Sant’Ignazio and the Piazza

Houses on the Piazza di Sant’Ignazio

Houses Piazza di Sant'Ignazio Rome
photos: Myrabella

We take the Via della Mercede and walk toward the west and arrive at the centre street of the trident: the de Via del Corso. Here we cross the street and follow the sign that says Pantheon to get to the Piazza di Sant’Ignazio, which was designed by Filippo Raguzzini between 1717 and 1728 (map of the surrounding). This Piazza was not designed to be looked at both up close and from a distance like the Spanish Steps.

Piazza di Sant’Ignazio       Rear side

Piazza di Sant'Ignazio Rome
photo: Giovanni Sestini

The square in front of the church of St Ignatius is quite small, as a result, the church can only be looked at from nearby. Walking around in the plaza does not add new impressions the way a walk round St Peter’s square or the Cordonata would. We will later compare this square with the Piazza in front of the Santa Maria della Pace, where the architect, Raguzzini, created an inversion of the projecting convex church of Santa Maria della Pace. The residential building in the middle has a concave rather than a convex shape. There are, however, clear similarities between the Spanish Steps and this square. In both situations curved lines moving inward and outward again play a dominant role.

We now enter one of the most important churches of the Jesuit order

Sant’Ignazio      Lieven Cruyl ‘The Church of Sant’Ignazio’ 1665  
Cleveland Museum

Sant'Ignazio facade Rome
photo: Hans


Sant'Ignazio nave Rome
photos: Max_Ryazanov and Slices of Light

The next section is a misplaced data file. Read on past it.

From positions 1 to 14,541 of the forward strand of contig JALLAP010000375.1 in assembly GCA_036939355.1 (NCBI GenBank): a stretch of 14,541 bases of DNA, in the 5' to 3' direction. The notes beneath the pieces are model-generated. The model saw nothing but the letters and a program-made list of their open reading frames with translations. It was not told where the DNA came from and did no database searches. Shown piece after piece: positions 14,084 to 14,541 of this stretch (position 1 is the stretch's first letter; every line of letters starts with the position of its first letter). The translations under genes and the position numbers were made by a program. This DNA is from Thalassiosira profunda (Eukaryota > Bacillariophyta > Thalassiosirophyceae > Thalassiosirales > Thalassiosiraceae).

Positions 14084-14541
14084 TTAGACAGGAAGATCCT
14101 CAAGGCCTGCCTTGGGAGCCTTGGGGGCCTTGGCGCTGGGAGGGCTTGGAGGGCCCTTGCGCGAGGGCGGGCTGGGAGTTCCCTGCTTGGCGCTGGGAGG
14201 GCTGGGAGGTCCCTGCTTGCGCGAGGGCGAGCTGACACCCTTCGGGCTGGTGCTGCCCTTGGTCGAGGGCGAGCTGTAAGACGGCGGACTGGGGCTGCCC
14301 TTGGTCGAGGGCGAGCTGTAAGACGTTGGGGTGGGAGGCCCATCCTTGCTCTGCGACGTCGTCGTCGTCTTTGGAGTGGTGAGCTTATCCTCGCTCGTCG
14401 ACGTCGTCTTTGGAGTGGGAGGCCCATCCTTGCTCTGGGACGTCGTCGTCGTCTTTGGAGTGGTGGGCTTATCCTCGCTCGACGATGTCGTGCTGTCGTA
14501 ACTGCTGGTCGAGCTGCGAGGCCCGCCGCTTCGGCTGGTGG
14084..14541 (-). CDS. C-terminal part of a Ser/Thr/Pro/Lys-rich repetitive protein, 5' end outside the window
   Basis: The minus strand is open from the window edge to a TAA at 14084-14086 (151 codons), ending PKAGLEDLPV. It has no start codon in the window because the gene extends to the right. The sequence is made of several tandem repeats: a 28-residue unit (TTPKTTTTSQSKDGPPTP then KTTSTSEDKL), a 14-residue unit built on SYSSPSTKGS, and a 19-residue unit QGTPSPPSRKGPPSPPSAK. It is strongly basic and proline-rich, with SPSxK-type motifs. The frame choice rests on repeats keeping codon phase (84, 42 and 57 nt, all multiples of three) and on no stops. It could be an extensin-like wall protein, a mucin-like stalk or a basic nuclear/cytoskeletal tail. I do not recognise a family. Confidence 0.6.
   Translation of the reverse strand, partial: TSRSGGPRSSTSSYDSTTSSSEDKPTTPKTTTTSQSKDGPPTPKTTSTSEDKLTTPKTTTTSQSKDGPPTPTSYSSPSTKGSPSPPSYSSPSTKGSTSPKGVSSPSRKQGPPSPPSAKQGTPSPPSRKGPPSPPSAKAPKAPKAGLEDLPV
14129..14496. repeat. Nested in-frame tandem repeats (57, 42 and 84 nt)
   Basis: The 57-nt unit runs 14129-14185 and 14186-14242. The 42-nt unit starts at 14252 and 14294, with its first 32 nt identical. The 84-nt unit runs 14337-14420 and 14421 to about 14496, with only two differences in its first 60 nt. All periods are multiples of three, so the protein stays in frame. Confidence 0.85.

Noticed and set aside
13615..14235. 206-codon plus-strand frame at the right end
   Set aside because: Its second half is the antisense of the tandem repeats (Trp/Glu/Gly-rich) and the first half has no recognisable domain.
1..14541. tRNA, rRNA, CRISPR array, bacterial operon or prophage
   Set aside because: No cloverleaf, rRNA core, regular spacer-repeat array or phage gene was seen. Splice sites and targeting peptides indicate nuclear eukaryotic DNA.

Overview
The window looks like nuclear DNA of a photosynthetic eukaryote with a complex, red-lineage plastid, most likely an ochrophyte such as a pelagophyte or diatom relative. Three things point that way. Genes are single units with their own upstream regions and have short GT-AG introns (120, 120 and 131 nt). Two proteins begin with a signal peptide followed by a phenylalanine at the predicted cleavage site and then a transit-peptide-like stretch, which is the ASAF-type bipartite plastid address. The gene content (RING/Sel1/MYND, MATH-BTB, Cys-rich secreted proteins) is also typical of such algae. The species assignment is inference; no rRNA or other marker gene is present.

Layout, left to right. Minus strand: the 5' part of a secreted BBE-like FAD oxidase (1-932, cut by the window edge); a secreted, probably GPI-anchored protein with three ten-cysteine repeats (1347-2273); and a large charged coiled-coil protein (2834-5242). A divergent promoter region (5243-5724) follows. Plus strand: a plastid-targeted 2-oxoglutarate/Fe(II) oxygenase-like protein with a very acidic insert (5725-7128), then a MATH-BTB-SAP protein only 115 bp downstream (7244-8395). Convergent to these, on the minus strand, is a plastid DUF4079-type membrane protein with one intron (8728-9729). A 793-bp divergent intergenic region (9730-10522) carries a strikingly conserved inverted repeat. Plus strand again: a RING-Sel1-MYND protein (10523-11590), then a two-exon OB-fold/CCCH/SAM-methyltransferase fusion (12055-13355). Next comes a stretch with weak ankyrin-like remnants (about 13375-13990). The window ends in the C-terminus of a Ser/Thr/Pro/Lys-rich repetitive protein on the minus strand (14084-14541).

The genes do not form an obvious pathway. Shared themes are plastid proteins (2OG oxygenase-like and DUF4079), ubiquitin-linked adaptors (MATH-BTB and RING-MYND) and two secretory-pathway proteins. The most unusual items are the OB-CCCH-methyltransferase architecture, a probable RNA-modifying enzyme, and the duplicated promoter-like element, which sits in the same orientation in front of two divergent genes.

llustration  cupolo in Andrea Pozzo, Perspectiva pictorum et architectorum 1693

Sant'Ignazio koepel Rome
photo: Jean-Christophe BENOIST

Andrea Pozzo ‘Self-portrait’
Andrea Pozzo ‘Self-portrait’ 1703, Museum Kunstpalast Düsseldorf

This church was designed by two monks, the architect Orazio Grassi and the painter Andrea Pozzo. Click here for a diagram of the frescos on the ceiling. When we are in the nave, we will walk exactly down the middle and halt at a marker, a porphyry disc in the marble floor. From this point you can see the church’s dome really well and also the big ceiling. If you continue walking, still down the middle of the nave, something strange happens, but you will be able to observe this when you are there.

“Pozzo depicts himself in his Self-portrait in a rotated posture, pointing to the false dome [in the Sant’Ignazio] that he has just painted, but which is surprisingly not depicted on the canvas. He points to the ceiling with his right index finger, while his left hand rests in the entire work on his writings on illusionary perspective painting and the use of trompe-l’oeil. “A. Pozzo, “Perspectiva pictorum et architectorum [THE MET] “ 1642-1709 Cited  from Wikipedia Dutch and translated

Andrea Pozzo 'Self-portrait' Sant'Ignazio

This church is mainly famous because of the fresco on its ceiling by the Jesuit friar Andrea Pozzo. He depicted the founder of the order, Ignatius de Loyola, as he enters paradise. It is a beautiful example of Baroque painting with a cleverly thought out perspective.  Wikipedia has many pictures of the ceiling.

Andrea Pozzo ‘St. Ignatius in Glory’      Scheme ceiling

Andrea Pozzo 'St. Ignatius in Glory'  ceiling fresco
photo: Sailko

If you walk into the aisles, you will find that much of what you saw when you stood near the porphyry stone was just an illusion. This is the limitation of perspective; it works from one point only.

Apse       Zoom in

Sant'Ignazio main altar apse Rome
Wikipedia and photo zoom: David Macchi

We head west and cross the Piazza Navona into the Via di Tor Millina and turn right into the Via della Pace.

Continuation Rome day 6: Santa Maria della Pace